SETI boffin promises ET detection by 2032

Tom James @ 15-11-2008

Senior SETI astronomer Seth Shostak‘s prediction that ET intelligences will be discovered within “two dozen years” seems to have the proviso “if we get the funding:

The prediction is based on a few qualifiers. The first is the assumption made by researchers within SITI that the power, range and speed of the Allen Telescope Array [ATA] with 42 radio camera dishes currently on line and a projected total of 350 dishes will evolve into new technologies capable of distances and speed unfathomable presently. Secondly, an obvious component is necessary funding for evolving technologies.

Hopefully the necessary improvements will be made:

ATA´s current capability is about 1,000 stars that can be viewed simultaneously. The next decade will allow researchers to view up to a million stars at once.

[from Physorg][image from Alun Salt on flickr]


The lone survivor: single organism ecosystem discovered

Tom James @ 09-10-2008

Scientists has discovered a new bacterial organism called desulforudis audaxviator that is an entirely self-sufficient ecosystem in and of itself, 2.8 km below the Earth’s surface the desulforudis audaxviator’s genome contains:

everything needed for the organism to sustain an independent existence and reproduce, including the ability to incorporate the elements necessary for life from inorganic sources, move freely, and protect itself from viruses, harsh conditions, and nutrient-poor periods by becoming a spore.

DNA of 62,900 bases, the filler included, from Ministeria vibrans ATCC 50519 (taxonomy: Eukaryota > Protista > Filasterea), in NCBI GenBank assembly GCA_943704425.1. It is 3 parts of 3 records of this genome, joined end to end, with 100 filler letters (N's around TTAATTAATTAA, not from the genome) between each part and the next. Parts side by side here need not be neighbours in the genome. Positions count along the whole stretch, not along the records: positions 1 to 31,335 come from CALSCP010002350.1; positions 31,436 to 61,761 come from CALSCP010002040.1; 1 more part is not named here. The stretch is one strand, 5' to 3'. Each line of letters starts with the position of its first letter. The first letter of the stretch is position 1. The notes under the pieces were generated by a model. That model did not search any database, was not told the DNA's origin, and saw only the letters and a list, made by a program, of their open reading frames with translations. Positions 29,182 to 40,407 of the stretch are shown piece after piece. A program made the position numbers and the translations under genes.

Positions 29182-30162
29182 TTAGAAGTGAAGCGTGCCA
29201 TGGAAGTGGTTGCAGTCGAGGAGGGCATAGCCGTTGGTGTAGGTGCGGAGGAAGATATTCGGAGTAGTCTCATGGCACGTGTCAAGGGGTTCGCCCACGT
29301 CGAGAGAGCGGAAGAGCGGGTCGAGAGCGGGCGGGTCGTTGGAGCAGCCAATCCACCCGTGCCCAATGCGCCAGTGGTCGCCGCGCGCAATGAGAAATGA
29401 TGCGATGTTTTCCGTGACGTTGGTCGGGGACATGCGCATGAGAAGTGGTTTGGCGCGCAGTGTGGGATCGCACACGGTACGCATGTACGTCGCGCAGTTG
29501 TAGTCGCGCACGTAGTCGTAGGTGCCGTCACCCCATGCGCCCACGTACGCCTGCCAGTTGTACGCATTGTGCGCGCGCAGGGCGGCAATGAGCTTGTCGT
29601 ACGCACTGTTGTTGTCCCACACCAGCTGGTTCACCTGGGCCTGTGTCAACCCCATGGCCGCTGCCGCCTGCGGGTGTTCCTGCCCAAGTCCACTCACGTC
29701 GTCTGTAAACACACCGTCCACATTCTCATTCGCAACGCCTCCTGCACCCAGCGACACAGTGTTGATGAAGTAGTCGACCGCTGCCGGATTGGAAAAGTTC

This is a beautiful discovery, and a testament to the diversity and splendour of Life. Also, it suggests there is no theoretical reason why life cannot survive in similar conditions on other planets:

“One question that has arisen when considering the capacity of other planets to support life is whether organisms can exist independently, without access even to the sun,” says Chivian. “The answer is yes, and here’s the proof. It’s sort of philosophically exciting to know that everything necessary for life can be packed into a single genome.

[image from eschipul on flickr]


Alpha Centauri ‘should have an Earth-like planet’

Tomas Martin @ 11-03-2008

An artist’s impression of an earth-like planet around Alpha CentauriAlpha Centauri is the closest star system to our own but with a bonus: there are three stars rather than one. It’s also one of the best chances we know in the local area to have a planet similar to Earth capable of developing life like ours.

If any planet were to harbour earth-like life in the three-star system, it would likely be around Alpha Centauri A, which is most similar to the sun. However astronomer Javier Guedes and his coauthors believe that Alpha Centauri B is likely to have terrestrial planets in its habitable region. Based on computer simulations of planet formation, Guedes and his team found that no matter what starting conditions, a terrestrial planet always formed around the star. By studying the ‘wobbles’ the planet causes on its parent star, the team reckon they could find any potential planets within a few years.

[story via Daily Galaxy, image via Solstation]


The search for life on Europa begins here on Earth

Edward Willett @ 13-02-2008

Europa